Naturally, this caused yet another Literary Twitter meltdown. Many writers responded defensively—some went so far as to say that because the character of Margot wasn’t solely based on Nowicki, she therefore had no legitimate claim on her feelings about being commandeered into the story (sorry, I tried digging up the tweets I had in mind, but now I can’t find them). One glaring problem with this line of argument is that it ignores the fact that when the story was published, Nowicki’s friends recognized her in Margot; some asked if she’d written it under a pen name.
Roupenian certainly had every right to tell her story about that relationship, but once she attached it to the details of another person who’d also had a relationship with the subject of the story, the question got murkier. Whose story was she really telling? And did she have a right to tell it? This is always a tricky subject. I don’t generally believe that certain stories can only be told by certain people. But here, because it was so personal (and so personally identifiable), I think Roupenian should have made more of an effort to disguise the person Margot was based on. The relationship Nowicki had with “Charles” was real, and it was different from the one Roupenian wrote about. To my mind, it wasn’t writing about the actual relationship that was the problem; it wasn’t even necessarily the use of so many of Nowicki’s identifiable details for Margot. It crossed the line because those details came from a person who had also had a relationship with “Charles,” one that differed strikingly from the relationship depicted on the page.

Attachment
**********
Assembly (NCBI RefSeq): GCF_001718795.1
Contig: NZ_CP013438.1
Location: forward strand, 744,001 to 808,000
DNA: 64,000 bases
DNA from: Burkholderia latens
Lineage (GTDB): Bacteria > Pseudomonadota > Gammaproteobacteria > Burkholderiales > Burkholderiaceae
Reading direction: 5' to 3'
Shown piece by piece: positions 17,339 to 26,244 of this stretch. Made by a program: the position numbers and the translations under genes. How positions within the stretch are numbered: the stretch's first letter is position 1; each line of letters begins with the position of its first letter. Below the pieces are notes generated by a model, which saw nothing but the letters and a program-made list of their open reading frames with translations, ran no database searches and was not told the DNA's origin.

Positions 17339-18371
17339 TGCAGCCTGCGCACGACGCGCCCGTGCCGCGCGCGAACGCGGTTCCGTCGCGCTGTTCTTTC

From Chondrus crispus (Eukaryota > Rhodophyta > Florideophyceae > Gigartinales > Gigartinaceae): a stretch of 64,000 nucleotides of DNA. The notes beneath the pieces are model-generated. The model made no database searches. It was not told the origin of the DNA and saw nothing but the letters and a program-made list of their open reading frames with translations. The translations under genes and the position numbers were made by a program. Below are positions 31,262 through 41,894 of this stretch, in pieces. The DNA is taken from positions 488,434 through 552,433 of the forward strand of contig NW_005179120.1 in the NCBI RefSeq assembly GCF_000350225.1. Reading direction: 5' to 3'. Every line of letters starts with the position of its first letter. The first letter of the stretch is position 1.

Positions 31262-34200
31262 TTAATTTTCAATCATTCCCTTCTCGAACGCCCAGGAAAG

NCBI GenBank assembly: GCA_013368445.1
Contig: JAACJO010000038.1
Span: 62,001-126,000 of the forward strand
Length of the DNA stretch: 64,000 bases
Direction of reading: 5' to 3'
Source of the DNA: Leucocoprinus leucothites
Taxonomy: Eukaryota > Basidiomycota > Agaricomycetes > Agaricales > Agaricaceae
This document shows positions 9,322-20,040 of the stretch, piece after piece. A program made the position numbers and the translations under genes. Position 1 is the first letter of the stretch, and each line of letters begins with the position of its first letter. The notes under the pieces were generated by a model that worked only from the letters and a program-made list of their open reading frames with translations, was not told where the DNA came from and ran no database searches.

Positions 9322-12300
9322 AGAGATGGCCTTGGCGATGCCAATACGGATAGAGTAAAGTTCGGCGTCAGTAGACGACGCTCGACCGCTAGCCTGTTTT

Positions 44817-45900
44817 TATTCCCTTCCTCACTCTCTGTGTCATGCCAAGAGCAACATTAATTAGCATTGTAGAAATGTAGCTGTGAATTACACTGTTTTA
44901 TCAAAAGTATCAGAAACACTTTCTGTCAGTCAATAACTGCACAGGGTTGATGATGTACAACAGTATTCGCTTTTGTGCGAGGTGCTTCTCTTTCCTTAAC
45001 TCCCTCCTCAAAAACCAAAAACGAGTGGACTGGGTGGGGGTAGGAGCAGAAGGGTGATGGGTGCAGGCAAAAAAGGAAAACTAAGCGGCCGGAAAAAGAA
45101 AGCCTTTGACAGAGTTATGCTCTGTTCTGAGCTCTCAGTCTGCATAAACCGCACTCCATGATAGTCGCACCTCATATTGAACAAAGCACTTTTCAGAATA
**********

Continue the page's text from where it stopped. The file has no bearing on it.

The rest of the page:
I understand the defensive reaction. I don’t know a single fiction writer who doesn’t draw from their own lives for their work, to one extent or another. I know I do. In fact, it would be impossible for me to write fiction without doing so. My stories come from my attempts to process my experiences—and the experiences of others—and make sense of them, find some sort of meaning in them. One of my better (and as yet unpublished) short stories begins with an incident that happened to a friend of a friend. But I didn’t use any details beyond the most basic facts of the event, and I damn sure gave the character it happened to a different name. It’s not hard, and I’d argue we owe that much to the people who give us our ideas in the first place.